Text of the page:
So far you've proposed nothing but removing firearms from society.

    Geee, I wonder if we should fear that solution.

  3. Yep, Bob, He's nothing but a Troll. He's also a bald-faced liar.

    Wanna know why he didn't know the difference between an M-16 and an AR-15, nor the fuction of either? He was never a Marine. That's a lie.

    Want to know why he so easily blames parrent for the actions of their children when it's convenient for his argument...also while he has no sympathy for us wanting the tools to protect our families?

    Because his wife and kids are also a lie.

    Hell for all we know he may not even be living outside the US, he might be like Muddy, sitting in a convolecent home waiting for the nurse to bring him his meds.

    We'll never know. But we DO know what he says is unture, and he has no wife and kids, nor a military service record.

  4. Riiiight, as if he couldnt have barged in, chained the doors shut, doused the place with gasoline and lit a match.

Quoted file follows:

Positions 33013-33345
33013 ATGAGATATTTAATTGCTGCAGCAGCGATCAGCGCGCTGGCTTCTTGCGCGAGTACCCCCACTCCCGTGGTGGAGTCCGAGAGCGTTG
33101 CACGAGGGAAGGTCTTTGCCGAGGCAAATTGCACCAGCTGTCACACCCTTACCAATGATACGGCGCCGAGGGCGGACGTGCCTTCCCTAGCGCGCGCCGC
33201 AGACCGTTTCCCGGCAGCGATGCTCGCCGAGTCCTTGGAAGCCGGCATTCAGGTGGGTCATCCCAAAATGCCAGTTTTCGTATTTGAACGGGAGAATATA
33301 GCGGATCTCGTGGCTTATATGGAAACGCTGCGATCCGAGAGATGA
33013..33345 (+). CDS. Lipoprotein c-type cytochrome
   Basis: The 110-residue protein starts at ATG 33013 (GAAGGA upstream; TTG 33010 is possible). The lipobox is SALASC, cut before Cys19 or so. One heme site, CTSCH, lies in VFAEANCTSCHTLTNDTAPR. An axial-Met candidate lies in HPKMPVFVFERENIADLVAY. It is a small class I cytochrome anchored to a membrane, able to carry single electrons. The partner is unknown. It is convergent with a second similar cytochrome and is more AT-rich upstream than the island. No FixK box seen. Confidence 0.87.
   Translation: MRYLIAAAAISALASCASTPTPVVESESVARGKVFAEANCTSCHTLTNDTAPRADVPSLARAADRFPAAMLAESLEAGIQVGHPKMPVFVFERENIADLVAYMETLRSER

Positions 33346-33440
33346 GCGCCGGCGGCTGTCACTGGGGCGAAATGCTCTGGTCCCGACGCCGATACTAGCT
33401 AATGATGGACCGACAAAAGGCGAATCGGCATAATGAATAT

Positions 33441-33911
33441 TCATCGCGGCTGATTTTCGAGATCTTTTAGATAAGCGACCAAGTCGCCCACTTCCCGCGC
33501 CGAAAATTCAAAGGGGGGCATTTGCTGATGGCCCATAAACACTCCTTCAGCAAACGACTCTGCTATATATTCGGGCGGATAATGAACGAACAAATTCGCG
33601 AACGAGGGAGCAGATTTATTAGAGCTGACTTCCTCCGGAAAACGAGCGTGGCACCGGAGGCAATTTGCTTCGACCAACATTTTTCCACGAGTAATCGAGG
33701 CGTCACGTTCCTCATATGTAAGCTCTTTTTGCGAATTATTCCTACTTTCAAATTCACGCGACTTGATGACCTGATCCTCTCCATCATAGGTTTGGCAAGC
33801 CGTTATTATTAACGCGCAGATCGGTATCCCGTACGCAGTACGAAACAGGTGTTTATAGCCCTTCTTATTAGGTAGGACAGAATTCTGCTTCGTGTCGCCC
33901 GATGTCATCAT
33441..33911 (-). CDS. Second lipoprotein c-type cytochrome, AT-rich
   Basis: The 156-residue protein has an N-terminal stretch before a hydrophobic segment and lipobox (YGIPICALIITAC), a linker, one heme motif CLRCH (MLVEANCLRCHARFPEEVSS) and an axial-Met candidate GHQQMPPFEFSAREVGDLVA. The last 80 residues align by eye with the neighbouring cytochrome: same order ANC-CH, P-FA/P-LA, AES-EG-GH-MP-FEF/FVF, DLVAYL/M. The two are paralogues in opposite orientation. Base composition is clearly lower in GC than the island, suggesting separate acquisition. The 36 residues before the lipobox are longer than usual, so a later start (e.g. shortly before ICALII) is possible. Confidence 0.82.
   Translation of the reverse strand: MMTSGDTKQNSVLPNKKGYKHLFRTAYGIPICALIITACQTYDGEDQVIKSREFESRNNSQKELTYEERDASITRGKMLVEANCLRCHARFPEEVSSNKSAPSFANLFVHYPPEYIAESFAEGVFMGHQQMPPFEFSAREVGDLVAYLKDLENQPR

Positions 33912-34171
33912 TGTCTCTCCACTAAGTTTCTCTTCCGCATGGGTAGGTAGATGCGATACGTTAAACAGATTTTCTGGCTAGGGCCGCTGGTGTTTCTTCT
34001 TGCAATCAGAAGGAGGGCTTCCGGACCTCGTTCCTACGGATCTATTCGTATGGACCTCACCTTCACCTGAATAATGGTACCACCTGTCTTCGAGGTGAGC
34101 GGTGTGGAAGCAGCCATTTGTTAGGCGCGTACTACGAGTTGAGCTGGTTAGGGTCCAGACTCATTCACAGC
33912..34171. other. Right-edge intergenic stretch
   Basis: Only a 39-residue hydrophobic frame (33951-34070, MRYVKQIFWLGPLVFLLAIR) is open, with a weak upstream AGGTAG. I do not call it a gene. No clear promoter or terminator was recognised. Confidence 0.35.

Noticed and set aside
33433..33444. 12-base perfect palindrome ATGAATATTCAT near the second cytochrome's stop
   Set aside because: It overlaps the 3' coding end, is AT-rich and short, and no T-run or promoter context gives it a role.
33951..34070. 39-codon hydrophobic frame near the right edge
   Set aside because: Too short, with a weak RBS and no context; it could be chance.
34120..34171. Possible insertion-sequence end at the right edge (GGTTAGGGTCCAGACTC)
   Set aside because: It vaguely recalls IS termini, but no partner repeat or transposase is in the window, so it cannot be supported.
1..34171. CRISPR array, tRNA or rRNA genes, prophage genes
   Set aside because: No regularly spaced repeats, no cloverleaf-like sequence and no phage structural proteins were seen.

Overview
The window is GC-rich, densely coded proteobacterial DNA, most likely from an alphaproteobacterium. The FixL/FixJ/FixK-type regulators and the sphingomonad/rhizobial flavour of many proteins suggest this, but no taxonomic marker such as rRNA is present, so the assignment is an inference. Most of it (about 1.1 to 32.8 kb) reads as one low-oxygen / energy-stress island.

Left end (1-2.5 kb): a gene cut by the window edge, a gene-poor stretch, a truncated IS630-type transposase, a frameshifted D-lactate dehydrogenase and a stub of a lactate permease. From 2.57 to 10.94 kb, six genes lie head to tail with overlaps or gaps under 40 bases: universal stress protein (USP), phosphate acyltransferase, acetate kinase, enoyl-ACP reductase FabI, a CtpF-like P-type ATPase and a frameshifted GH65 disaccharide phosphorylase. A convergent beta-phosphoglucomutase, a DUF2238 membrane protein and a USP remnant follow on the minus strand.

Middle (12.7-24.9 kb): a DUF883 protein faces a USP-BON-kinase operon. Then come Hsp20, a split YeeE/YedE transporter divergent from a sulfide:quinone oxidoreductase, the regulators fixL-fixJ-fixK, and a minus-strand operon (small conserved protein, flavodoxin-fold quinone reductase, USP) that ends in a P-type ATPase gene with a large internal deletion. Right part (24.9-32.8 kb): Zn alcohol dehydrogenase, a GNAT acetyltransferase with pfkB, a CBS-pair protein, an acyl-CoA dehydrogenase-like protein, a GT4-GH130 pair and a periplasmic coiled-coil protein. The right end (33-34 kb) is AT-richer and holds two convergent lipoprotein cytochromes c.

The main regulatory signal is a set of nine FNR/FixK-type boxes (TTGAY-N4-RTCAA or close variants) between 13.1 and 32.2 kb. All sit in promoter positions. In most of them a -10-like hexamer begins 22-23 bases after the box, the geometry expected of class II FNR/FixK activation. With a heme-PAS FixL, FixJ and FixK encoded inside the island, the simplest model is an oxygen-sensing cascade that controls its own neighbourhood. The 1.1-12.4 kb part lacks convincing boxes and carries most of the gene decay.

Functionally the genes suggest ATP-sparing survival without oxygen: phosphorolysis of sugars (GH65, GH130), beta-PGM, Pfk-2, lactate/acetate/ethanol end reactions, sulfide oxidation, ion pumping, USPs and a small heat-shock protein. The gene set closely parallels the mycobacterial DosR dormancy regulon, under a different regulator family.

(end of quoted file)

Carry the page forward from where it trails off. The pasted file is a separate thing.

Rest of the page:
You'll never admit it Mike, but guns aren't the problem.

    These events BTW are not "all to common"

    Also, we know what your "solution" is, and we do fear it, for good reason. All one has to do is look at history to see where your "solution" leads.

  5. Mike,

    Great article from Fox News about the murderer who killed the teens in Wisconsin.

    Kinda shows that not all murderers are mentally ill. Some people are just evil.


    MILWAUKEE — The unemployed Army veteran who shot and killed three teenage swimmers last summer is so indifferent to his killing spree that he compares it to spilling a glass of milk.

    "Do you get all upset about it? No, you just clean it up and get another glass of milk," Scott J. Johnson, 38, told The Associated Press recently by phone from the Marinette County Jail. "It might sound sick or sadistic to come off that way but that's pretty much it."

    I think this quote really goes a long way to explain how I feel about you excusing the actions of criminals

    Johnson won't apologize to the victims' families. "I don't care what they think," he said. "Anyway, considering the act I did, an apology would come off as pretty weak, you know?"